Up in Arms

Published — August 21, 2014 Updated — October 1, 2014 at 2:33 pm ET

U.S. now faces threat of U.S.-made weapons in Iraq

Military machinery meant for Iraqi army fallen into hands of ISIS


An ISIS fighter posing with captured U.S.-made Humvees. (Twitter)

Never mind that the vehicle is a boxy, lumbering, second-hand set of wheels with a top speed of just 60 mph. To some of the fighters of the Islamic State in Iraq and Syria, the U.S. M1117, aka the Guardian Armored Security Vehicle, has become their favorite ride.

Or so says Jeremy Binnie, editor of Jane’s Terrorism and Security Monitor, who has monitored propaganda sites for reports of jihadis toting, towing or tooling around in some of the millions of dollars’ worth of U.S.- and other foreign-built military equipment that ISIS captured after it swept into northern Iraq in early June.

A promotional video by the manufacturer, Textron Marine and Land Systems, touts the four-wheel-drive, amphibious vehicle as “survivable,” due to its armor, and “lethal,” with its mounted grenade launcher and heavy machine gun. The vehicles, which can cost more than $600,000 each, are everything, apparently, that the modern militant could ask for.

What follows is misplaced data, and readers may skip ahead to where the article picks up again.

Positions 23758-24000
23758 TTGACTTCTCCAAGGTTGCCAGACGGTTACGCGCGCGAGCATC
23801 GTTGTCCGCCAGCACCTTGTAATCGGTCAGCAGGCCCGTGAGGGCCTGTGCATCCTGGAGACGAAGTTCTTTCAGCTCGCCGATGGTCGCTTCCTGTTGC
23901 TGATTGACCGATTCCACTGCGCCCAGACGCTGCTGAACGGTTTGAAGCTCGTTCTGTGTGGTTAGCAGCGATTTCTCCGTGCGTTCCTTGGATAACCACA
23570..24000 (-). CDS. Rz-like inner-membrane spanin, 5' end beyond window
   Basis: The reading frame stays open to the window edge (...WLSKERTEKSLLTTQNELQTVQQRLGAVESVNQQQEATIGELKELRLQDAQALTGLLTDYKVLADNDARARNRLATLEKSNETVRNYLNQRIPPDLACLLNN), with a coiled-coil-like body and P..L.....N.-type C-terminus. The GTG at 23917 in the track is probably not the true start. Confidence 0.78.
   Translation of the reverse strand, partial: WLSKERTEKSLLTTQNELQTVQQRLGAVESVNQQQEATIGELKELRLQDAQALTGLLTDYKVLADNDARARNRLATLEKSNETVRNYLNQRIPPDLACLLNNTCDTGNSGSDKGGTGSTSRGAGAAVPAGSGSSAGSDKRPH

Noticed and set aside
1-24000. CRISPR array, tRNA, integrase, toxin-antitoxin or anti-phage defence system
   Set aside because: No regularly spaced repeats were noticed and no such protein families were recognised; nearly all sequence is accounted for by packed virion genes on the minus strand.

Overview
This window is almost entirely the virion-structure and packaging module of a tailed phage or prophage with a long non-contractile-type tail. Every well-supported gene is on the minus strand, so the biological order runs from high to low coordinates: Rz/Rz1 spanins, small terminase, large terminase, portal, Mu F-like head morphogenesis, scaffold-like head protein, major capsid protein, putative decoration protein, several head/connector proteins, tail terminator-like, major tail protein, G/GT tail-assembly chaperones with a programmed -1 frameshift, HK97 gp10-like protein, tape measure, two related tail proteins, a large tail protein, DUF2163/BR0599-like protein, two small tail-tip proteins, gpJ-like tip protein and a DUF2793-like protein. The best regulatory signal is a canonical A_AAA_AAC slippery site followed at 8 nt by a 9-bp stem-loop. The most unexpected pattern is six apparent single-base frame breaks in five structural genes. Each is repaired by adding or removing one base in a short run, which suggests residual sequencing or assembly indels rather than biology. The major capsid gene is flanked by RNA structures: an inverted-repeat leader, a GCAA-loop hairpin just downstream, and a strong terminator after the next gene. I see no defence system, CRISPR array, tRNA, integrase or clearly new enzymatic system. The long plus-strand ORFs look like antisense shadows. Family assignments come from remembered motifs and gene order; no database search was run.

“I’m sure Textron will be very happy,” Binnie said. “Their vehicle has the thumbs up from the Islamic State.”

By authorizing the first of dozens of airstrikes against militants in Iraq on Aug. 8 and dispatching more than 1,000 troops there as military advisers, President Barack Obama has sent U.S. forces back to a conflict that many Americans wanted to forget.

In battles from Afghanistan to Iraq, the United States defeated conventional forces equipped mainly with Soviet-design hardware. Now as the United States conducts air sorties in areas controlled by ISIS, the United States faces the prospect of having some of its own modern weapons systems turned against its military forces and those of its Iraqi allies.

“It’s a cautionary tale, in terms of the consequences of sending more arms to the Kurds and the Iraqi security forces,” said William Hartung, author and director of the Arms and Security Project at the Center for International Policy in Washington. “I think once you send this kind of equipment into the middle of a civil war, it’s hard to say where it will end up.”

Michael Pregent, a former U.S. Army officer who speaks Arabic and has worked for the Defense Department in Iraq as a military and political analyst, estimated that the militants have captured up to 60 of the three heaviest pieces of U.S.-built equipment in the Iraqi arsenal — M1 Abrams tanks, Bradley Fighting Vehicles and M109 self-propelled howitzers.